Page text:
Synod on Synodality Still Dogged by Concerns About Ambiguities — Even as Organizers Gear Up for Implementation

NEWS ANALYSIS: Remarks by Cardinal Mario Grech and Bishop Kevin Rhoades at a Notre Dame conference this week underscored that while some are focused on the ‘how’ of synodality, others are still concerned about its ‘what.’

Cardinal Mario Grech and Bishop Kevin Rhoades.
Cardinal Mario Grech and Bishop Kevin Rhoades. (photo: Wikimedia Commons/Courtesy photo / Public Domain/Diocese of South Bend)

Under Pope Francis, the concept of “synodality” has rapidly become a central focus of the institutional Catholic Church, serving as the entire basis of a four-year global “Synod on Synodality” that organizers promise will reshape the entire Church following its conclusion this October.

But the process has been dogged by concerns that some of the key theological concepts involved continue to be used in ways that are unclear, imprecise, or even problematic. In fact, the 2023 October Synod assembly itself concluded that there was a need to “clarify the meaning of synodality at different levels,” lest the concept sound “too vague or generic or appears as a fad or fashion.”

This push-and-pull dynamic — with some focusing on pushing synodality forward while others caution about the dangers of cutting theological corners — showed up again this week at the University of Notre Dame, where two high-profile synod participants offered diverging emphases at a Feb. 26-28 conference on synodality and the episcopacy that was attended by more than 60 U.S. bishops.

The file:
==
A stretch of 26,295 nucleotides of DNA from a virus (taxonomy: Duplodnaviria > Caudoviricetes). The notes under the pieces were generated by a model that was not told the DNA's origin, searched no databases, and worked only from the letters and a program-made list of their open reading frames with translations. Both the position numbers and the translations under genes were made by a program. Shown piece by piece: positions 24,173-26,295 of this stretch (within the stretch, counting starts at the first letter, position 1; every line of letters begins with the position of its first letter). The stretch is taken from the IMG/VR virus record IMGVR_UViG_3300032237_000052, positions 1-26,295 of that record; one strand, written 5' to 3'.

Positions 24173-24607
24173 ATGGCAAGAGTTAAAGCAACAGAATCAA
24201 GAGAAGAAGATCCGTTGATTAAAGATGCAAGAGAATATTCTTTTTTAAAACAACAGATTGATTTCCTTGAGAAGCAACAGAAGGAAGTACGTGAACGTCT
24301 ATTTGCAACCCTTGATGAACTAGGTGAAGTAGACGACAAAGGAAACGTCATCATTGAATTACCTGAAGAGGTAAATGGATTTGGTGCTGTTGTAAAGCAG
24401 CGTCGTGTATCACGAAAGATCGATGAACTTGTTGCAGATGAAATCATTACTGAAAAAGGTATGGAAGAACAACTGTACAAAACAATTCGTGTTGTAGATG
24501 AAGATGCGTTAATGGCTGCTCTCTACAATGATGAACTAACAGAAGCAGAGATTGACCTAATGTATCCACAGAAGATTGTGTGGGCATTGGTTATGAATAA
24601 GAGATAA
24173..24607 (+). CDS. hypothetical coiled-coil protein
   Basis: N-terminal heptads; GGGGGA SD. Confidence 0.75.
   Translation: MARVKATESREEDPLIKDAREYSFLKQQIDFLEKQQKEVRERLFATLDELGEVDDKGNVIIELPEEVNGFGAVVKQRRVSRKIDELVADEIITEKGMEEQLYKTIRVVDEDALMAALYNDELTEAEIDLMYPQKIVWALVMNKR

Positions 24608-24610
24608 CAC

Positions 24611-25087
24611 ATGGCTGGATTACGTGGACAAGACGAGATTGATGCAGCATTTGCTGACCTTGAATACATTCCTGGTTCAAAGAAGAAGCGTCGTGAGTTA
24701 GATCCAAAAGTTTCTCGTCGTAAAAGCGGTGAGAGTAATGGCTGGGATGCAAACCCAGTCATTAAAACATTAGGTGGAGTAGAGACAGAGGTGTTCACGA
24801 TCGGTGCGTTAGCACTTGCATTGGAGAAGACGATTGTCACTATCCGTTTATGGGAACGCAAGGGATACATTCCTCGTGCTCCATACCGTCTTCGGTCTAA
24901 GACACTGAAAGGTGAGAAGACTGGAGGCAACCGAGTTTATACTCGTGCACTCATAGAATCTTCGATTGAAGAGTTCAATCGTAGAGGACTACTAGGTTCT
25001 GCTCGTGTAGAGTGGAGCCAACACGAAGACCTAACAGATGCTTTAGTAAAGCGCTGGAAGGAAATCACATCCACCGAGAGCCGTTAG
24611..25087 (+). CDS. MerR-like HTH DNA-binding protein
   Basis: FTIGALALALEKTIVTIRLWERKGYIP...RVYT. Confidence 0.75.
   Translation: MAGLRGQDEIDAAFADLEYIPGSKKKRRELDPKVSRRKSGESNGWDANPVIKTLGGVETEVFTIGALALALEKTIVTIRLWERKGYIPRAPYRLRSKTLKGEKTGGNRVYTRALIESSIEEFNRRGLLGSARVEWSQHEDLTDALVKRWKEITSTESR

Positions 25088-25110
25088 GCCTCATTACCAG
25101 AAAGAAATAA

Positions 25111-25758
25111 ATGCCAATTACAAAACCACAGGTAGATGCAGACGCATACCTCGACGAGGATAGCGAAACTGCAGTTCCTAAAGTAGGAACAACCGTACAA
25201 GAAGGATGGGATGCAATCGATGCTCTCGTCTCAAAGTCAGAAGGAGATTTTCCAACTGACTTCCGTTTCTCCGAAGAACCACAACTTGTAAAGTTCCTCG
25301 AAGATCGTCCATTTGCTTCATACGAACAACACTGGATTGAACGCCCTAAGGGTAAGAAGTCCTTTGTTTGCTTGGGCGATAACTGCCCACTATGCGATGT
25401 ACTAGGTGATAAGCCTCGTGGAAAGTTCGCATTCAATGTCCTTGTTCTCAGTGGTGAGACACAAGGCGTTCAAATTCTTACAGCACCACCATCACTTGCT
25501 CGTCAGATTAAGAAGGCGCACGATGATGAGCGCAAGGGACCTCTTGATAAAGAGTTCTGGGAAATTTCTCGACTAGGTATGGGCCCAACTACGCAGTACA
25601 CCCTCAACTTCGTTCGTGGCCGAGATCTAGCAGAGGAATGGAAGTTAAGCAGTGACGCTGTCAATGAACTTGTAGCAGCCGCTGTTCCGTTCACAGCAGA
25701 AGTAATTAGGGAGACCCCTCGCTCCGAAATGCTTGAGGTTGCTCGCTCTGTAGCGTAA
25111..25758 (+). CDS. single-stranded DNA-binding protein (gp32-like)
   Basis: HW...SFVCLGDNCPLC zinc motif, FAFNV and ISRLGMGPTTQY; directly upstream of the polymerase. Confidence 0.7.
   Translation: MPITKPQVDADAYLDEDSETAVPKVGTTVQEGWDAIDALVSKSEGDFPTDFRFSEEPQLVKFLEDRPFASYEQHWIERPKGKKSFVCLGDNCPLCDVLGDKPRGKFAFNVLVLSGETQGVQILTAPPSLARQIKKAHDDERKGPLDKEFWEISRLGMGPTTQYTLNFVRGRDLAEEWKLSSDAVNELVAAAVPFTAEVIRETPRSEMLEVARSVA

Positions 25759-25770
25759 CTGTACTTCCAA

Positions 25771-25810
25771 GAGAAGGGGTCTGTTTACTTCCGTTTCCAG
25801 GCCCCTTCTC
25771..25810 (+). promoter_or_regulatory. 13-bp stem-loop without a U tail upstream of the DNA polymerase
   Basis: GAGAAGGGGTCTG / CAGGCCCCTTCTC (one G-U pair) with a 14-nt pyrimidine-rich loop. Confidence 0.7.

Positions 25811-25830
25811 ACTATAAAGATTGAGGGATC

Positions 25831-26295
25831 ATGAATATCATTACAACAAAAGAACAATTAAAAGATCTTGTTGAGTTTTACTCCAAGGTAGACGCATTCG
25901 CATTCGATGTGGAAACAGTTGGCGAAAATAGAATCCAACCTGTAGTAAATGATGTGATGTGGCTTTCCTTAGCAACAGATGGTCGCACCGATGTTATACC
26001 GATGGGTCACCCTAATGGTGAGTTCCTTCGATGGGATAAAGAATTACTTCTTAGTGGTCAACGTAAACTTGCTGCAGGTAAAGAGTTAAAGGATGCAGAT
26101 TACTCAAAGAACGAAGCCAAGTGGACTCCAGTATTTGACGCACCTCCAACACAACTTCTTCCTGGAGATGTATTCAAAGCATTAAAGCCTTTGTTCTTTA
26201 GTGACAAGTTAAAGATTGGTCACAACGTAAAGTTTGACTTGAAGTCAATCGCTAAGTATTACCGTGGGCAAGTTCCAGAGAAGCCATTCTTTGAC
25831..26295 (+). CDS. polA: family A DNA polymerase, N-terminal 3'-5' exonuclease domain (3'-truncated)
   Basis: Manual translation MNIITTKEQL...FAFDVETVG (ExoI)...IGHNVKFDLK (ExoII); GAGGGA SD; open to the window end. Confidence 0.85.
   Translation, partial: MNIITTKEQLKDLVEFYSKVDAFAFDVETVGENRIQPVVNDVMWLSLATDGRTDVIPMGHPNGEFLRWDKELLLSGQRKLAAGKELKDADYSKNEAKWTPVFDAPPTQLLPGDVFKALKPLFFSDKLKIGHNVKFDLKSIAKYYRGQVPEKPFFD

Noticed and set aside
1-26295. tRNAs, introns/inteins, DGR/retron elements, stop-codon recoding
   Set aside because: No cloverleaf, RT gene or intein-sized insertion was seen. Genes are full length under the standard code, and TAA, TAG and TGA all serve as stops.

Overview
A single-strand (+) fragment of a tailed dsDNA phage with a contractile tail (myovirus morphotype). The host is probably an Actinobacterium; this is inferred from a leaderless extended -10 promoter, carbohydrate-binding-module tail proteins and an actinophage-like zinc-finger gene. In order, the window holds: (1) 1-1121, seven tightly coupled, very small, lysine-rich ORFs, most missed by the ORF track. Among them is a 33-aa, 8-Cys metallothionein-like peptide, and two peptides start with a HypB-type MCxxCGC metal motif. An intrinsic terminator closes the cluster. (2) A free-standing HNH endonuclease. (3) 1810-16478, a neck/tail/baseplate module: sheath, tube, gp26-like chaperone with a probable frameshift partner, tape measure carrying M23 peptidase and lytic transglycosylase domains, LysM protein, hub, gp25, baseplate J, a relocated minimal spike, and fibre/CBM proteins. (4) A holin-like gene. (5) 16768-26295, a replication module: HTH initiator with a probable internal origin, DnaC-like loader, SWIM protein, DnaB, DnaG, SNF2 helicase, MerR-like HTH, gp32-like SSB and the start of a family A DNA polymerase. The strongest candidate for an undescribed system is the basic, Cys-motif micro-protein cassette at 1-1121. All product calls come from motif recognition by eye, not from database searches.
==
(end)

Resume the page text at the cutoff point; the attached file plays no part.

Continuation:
Cardinal Mario Grech, who heads the Vatican office responsible for the synod, gave a keynote address on “The Role of the Diocesan Bishop in a Discerning Church,” focusing on how local ordinaries participate in a synodal Church and the need for bishops to undergo a “synodal conversion” — intellectually, spiritually, pastorally and humanly — to get there.

In something of a contrast, Bishop Kevin Rhoades of the Diocese of Fort Wayne-South Bend, Indiana, one of five U.S. Conference of Catholic Bishops’ delegates to the Synod on Synodality, offered a short response that heavily emphasized getting the theology of synodality and related concepts right — and warned about what might happen if the Church fails to do so.

In other words, while Cardinal Grech had largely moved forward to the “how” of implementing synodality, Bishop Rhoades drew attention to what he perceived as lingering ambiguities about its “what.”


‘How’ vs. ‘What’

The different emphases were evident in how Cardinal Grech and Bishop Rhoades talked about two things closely related to synodality: the Holy Spirit and the sensus fidei.